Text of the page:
Published on July 22, 2018

Tim Worth – July 2018

This hot, hot summer, I recommend escaping into the shade and indulging in a glass or two of the most alluring of all red wines – Pinot Noir. But only if you know what you’re getting into! Of all the grape varieties used to make wine, Pinot Noir is by far the most annoying. Its temperamental nature frustrates winegrowers and wine drinkers alike but the quest for Pinot perfection goes on. Why? Because when it all comes together there’s really nothing else like it.

Pinot Noir is the most feminine of all red wine grapes and at its best possesses an unparalleled seductiveness. These wines are all about silky textures and subtle complexities and are guaranteed to warm a sensualist’s heart. Unfortunately, the path to perfect Pinot is strewn with disappointment and for every sublime example there are many more let–downs. To understand why, you only need speak to any grower of the grape. They’ll tell you, often in expletive–laden terms, what a nightmare it is to grow. Its thin skin makes it highly prone to disease, it needs ‘just so’ weather conditions to ripen successfully and will only deign to grow in certain soils. Truly, the grape is a femme fatale – irresistibly attractive but difficult, dangerous and frequently disastrous. If you’re looking for a wine that’s truly ‘romantic’ look no further than Pinot Noir but be warned – good Pinot doesn’t come cheap and once you’re hooked, you’re hooked.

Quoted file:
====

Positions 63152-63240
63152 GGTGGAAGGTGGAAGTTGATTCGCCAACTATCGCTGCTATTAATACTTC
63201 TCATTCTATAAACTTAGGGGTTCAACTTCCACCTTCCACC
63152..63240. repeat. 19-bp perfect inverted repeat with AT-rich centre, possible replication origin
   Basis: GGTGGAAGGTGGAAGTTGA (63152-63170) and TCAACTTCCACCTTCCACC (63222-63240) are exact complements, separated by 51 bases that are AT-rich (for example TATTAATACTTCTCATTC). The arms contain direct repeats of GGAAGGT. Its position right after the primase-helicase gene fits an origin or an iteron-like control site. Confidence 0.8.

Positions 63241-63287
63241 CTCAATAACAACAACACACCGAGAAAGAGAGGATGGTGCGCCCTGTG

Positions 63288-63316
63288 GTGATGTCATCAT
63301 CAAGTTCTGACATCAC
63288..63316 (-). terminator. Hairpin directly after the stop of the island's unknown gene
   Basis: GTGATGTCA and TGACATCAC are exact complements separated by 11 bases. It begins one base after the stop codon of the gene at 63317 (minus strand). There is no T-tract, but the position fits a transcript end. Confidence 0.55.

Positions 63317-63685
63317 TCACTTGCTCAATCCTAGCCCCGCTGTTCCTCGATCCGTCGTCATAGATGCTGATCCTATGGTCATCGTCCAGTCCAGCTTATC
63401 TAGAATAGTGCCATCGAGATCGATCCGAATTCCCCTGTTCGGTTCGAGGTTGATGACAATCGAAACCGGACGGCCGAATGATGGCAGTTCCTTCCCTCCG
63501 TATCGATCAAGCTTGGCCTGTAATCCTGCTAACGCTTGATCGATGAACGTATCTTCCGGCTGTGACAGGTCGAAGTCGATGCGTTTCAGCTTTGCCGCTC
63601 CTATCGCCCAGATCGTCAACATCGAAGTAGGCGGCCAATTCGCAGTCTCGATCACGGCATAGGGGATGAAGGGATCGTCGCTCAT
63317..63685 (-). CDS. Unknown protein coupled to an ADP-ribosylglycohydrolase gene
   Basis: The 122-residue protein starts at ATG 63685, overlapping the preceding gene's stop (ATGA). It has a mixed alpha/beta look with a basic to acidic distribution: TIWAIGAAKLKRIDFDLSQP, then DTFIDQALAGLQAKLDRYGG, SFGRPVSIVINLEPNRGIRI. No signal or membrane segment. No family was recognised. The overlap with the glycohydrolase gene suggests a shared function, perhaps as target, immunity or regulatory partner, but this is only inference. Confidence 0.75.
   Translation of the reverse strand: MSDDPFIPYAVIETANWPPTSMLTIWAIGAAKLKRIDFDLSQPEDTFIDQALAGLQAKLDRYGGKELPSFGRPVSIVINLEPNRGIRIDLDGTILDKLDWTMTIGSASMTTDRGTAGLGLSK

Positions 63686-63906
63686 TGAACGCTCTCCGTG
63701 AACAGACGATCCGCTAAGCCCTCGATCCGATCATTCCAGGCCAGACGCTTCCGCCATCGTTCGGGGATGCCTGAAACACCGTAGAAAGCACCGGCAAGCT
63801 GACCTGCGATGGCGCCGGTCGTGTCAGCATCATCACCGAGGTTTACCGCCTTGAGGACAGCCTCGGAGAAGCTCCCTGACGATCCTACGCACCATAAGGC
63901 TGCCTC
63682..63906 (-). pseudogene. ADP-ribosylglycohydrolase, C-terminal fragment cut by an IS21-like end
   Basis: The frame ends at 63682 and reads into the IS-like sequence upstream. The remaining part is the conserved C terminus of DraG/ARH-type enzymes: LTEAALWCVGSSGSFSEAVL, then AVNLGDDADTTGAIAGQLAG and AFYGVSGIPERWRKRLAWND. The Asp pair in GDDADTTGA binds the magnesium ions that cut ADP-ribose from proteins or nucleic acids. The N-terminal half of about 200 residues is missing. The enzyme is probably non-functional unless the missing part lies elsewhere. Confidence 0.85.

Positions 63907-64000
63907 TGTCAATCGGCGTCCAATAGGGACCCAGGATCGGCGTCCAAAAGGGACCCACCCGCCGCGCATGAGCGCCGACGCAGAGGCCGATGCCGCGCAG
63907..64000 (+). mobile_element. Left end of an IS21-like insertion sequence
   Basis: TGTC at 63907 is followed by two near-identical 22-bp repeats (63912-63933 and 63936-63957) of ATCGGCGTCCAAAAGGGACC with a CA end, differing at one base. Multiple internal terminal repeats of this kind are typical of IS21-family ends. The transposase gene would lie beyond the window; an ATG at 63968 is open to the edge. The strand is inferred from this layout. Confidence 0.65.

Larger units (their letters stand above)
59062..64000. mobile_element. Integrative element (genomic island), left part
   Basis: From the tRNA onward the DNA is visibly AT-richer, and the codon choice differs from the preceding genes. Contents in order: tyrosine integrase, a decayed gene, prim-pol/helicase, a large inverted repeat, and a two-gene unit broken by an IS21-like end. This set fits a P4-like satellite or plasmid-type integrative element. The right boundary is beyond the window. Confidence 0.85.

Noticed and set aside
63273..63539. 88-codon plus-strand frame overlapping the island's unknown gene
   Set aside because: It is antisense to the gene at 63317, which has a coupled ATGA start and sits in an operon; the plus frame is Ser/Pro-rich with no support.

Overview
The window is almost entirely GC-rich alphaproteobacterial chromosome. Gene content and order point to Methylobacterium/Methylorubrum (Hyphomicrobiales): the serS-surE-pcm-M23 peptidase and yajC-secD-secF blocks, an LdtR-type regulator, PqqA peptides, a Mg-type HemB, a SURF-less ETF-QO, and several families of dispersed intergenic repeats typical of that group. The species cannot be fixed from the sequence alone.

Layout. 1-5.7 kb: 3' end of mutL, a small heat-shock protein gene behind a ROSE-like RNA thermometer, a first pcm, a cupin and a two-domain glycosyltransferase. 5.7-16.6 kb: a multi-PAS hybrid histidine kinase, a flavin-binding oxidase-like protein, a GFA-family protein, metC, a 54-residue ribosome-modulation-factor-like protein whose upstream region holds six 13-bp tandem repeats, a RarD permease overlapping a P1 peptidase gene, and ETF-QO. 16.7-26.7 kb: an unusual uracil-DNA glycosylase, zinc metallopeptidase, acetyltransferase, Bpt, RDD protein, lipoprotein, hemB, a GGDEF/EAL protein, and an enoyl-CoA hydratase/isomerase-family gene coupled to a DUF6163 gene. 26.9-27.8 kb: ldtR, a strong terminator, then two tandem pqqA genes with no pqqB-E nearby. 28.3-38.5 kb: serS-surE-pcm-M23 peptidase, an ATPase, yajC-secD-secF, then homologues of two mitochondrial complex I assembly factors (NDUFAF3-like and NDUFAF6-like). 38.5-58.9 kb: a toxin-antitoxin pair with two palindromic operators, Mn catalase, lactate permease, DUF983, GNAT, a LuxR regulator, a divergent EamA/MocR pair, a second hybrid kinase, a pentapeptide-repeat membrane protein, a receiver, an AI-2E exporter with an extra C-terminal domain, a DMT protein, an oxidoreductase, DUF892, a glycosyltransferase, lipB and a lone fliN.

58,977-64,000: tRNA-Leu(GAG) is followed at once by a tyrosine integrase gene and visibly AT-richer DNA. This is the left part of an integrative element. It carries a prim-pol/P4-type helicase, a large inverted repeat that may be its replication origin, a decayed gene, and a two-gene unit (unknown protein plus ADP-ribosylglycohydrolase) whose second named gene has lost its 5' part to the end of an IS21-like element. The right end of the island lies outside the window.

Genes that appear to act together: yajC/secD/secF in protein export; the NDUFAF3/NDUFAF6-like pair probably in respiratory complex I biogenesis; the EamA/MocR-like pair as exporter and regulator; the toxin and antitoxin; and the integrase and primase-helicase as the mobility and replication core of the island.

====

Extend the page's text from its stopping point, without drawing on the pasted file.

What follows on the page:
Burgundy, or Bourgogne in French, is the area that has, thus far, come closest to taming Pinot Noir. Here, in its spiritual home, the grape thrives in the coolish climate and delivers of its best. When young, the wines are characterised by deliciously sweet and vibrant fruit flavours such as squashed raspberries, sun-warmed strawberries and cherry fruit. The wines have a natural mouth–watering acidity which makes them fine accompaniments to rich fish dishes or chicken. As the wines age things get really interesting and they take on aromas far removed from mere fruit, such as game, truffles and rotten vegetables. At this stage the wines are often described as ‘farmyardy’ and are ideal partners to feathered game or runny smelly cheeses such as the Burgundian classics, Vacherin and Epoisses. Therefore, the best time to drink wines made from Pinot Noir is really a question of personal taste as even the best examples are approachable when young. And just think of all the Pinot drinking you’ll need to do to discover your personal preference. ‘Research’ doesn’t get better than this!

Historically, the fussy Pinot Noir hasn’t travelled well from France and while there are exciting areas in which it is being cultivated these are still in their infancy. These include cool climates areas such as Patagonia in Argentina and Oregon in the USA. However, the area where most Pinot lovers hopes are invested is Otago, on the Southern Island of New Zealand, which is beginning to produce genuinely world–class wines in one of the planet’s most beautiful and extreme outposts.

Speaking of world–class wines, it would be remiss of me not to mention the huge part that Pinot Noir plays in the Champagne region. Here, it can be blended with fellow grapes Chardonnay and Pinot Meunier to produce the classic Champagne cuvee or it can be found taking the starring role in ‘Blanc de Noirs’ Champagne. Whilst ‘Blanc de Noirs’ seems, at first sight, an impossibility – black grapes making white wine – it’s achievable because all grape juice is white and, with great delicacy and finesse, pure white juice can be extracted from the blackest of grapes. But why bother with such a fiddly task when Blanc de Blancs Champagne is so delicious? Well, devotion is the deal when it comes to Pinot Noir.